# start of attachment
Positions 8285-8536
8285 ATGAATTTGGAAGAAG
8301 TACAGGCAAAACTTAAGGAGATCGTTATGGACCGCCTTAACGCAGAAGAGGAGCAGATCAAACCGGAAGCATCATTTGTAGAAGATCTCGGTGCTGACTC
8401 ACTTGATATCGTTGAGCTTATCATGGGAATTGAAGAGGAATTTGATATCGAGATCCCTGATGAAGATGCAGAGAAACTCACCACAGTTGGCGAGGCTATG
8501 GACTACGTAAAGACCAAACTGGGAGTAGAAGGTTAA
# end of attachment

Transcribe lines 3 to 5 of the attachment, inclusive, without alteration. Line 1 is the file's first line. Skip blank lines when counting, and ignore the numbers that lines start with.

8301 TACAGGCAAAACTTAAGGAGATCGTTATGGACCGCCTTAACGCAGAAGAGGAGCAGATCAAACCGGAAGCATCATTTGTAGAAGATCTCGGTGCTGACTC
8401 ACTTGATATCGTTGAGCTTATCATGGGAATTGAAGAGGAATTTGATATCGAGATCCCTGATGAAGATGCAGAGAAACTCACCACAGTTGGCGAGGCTATG
8501 GACTACGTAAAGACCAAACTGGGAGTAGAAGGTTAA